By modifying the specifications of an internal combustion engine, the engine can be optimized thermally. But construction procedures and restrictions limit such changes. Increasing the compression ratio causes the maximum pressure to increase proportionally, although it also causes the exhaust gas temperature to decrease. Normally, this is preferred as it tends to reduce burning of the exhaust valve and the resulting increase in temperature at the end of the compression stroke. It also decreases the temperature at the end of the power stroke due to further expansion during the power stroke. So, the thermal efficiency and mean effective pressure are therefore increased as the compression ratio increases. This increase also reduces the dead volume and increases the density of the gas in the cylinder during the combustion process, as well as the short time delay phase. But there are also disadvantages to increasing the compression ratio:
The maximum operating pressure rapidly increases with increasing compression ratio because a higher engine mass is required to resist the pressure, and this somewhat offsets the advantage of the increasing thermal efficiency [13].
The abnormal combustion process at high compression ratios results in an increase in noise and potential damage of engine parts. This type of abnormal combustion is known as explosive or detonation combustion [13].
In Figure 7 and Figure 8, respectively, variations are shown with crank angle of net-work output and thermal efficiency of an internal combustion engine, with a ceramic foam regenerator. By increasing the compression ratio from 13 to 15, the thermal efficiency increases from 53% to 55% and net output work increases from 4.86 kJ to 4.93 kJ.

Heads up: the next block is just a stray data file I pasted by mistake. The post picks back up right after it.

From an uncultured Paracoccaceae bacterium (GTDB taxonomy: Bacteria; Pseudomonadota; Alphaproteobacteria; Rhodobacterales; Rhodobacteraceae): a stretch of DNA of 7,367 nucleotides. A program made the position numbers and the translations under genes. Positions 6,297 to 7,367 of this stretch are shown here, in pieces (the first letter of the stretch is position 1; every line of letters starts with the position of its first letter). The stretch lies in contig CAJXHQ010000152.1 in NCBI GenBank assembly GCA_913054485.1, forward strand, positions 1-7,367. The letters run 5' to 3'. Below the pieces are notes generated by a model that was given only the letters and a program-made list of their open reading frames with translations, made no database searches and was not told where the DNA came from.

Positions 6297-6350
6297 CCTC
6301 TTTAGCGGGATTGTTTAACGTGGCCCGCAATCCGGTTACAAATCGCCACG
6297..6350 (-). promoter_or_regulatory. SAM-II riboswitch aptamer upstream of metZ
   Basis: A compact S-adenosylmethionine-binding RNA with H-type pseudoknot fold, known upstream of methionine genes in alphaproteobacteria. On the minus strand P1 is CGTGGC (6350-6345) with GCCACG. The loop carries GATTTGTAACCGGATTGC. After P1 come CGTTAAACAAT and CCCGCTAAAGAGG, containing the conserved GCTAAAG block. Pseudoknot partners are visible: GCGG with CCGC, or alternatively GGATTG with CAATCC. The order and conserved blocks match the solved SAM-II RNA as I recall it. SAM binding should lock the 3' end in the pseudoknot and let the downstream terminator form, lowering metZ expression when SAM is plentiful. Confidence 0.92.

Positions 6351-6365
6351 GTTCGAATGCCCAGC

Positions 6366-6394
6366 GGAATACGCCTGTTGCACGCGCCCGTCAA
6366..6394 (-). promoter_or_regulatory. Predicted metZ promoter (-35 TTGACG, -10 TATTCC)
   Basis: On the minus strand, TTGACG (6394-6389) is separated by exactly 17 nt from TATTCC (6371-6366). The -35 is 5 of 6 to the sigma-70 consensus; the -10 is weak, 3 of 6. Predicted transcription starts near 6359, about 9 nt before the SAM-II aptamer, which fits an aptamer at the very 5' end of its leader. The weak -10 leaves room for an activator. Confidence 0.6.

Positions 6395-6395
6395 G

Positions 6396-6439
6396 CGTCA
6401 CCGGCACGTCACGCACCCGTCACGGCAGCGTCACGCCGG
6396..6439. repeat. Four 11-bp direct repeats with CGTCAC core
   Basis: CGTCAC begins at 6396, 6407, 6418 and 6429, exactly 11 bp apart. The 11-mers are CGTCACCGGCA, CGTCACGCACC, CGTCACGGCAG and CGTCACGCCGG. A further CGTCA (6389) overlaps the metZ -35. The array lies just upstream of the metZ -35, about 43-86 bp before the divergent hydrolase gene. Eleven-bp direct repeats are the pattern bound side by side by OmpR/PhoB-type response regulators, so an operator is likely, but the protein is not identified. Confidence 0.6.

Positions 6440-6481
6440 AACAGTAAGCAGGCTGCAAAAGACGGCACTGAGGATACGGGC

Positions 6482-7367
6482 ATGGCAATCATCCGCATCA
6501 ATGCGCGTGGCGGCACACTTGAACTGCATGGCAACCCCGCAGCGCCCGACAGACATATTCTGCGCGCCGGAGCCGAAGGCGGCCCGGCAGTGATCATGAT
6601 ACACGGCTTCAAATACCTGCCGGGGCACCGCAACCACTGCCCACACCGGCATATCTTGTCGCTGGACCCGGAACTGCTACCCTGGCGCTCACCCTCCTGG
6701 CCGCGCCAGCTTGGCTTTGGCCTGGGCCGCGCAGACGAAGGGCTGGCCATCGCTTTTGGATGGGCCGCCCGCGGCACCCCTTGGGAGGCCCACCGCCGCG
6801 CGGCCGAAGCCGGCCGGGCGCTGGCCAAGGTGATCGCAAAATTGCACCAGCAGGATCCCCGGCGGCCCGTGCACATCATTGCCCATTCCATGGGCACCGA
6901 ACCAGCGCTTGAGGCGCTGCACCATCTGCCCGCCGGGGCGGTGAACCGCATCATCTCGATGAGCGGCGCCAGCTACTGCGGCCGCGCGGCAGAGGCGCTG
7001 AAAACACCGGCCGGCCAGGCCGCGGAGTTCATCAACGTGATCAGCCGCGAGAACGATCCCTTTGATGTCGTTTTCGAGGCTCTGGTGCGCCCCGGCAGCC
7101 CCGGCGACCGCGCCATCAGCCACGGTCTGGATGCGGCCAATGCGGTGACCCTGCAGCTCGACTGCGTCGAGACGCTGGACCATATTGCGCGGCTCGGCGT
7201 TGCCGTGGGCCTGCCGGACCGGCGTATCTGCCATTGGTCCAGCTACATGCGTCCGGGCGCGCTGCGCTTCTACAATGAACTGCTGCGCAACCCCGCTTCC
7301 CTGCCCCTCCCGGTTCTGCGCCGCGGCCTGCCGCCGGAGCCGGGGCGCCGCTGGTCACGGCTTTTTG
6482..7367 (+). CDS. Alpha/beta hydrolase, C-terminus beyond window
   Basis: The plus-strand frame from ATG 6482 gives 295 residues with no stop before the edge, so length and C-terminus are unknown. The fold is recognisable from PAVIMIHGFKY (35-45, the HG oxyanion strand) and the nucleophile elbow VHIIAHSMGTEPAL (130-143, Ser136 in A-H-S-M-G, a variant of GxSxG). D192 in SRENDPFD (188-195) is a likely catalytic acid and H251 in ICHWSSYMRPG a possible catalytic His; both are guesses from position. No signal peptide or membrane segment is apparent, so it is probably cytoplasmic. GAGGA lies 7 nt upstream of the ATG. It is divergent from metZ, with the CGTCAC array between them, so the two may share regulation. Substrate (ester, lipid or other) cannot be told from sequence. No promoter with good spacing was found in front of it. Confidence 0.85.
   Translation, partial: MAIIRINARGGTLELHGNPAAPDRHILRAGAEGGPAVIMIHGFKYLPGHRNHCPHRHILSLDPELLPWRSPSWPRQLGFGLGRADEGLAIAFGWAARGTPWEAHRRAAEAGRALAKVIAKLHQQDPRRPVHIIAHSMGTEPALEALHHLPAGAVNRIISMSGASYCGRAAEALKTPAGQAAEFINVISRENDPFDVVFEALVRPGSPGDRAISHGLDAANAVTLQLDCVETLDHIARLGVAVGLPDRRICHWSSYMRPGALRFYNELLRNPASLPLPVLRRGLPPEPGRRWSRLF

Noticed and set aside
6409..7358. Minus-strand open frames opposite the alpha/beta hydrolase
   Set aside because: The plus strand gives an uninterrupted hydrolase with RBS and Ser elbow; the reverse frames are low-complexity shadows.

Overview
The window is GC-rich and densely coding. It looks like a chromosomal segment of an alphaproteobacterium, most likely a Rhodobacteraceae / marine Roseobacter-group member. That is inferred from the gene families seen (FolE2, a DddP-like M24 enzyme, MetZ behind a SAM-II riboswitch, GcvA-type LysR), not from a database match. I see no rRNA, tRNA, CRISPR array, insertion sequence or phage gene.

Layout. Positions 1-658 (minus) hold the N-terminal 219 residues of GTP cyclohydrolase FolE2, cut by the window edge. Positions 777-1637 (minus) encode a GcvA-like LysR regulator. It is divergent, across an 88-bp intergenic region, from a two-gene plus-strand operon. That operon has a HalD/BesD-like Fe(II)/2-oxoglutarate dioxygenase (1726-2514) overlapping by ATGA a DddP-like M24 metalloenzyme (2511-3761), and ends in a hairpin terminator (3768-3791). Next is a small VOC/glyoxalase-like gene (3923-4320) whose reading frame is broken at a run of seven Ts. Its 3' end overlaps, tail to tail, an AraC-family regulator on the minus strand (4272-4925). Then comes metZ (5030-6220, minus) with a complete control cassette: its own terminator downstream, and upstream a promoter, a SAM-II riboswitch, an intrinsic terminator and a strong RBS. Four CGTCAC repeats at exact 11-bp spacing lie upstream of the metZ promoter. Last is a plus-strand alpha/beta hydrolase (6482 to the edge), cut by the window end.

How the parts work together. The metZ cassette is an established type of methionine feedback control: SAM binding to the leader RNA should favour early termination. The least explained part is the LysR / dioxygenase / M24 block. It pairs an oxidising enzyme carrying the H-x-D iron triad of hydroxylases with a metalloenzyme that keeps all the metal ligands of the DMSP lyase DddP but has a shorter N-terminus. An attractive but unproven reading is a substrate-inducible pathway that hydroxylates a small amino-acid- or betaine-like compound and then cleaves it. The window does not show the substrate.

5. Conclusions

A heat recovery regenerator made from a porous foam ceramic base can be used in internal combustion engines to increase thermal efficiency and net-work output. It is shown that the regenerator can recover the energy in the exhaust gases from the engine and used it for heating and evaporation of the fuel in the next operating cycle. The effect of varying the engine compression ratio in combination with the use of the regenerator is also demonstrated. A continuous contact regenerator can be coupled as well with the combustion chamber. By moving the piston in the cylinder, and consequently the regenerator, thermal efficiency increases by about 10%.

Author Contributions

Mehdi Tanehkar has done this research with collaboration of Mehdi Ali Ehyaei and Professor Marc A. Rosen. All authors have read and approved the final manuscript.

Conflicts of Interest

No conflict of interest.


The following abbreviations are used in this manuscript:
c p Specific heat at constant pressure (kJ/kgK)
c s Solid specific heat at constant pressure (kJ/kgK)
HConvection coefficient (W/m2K)
h p Volumetric convection coefficient between solid and gas phases (W/m3K)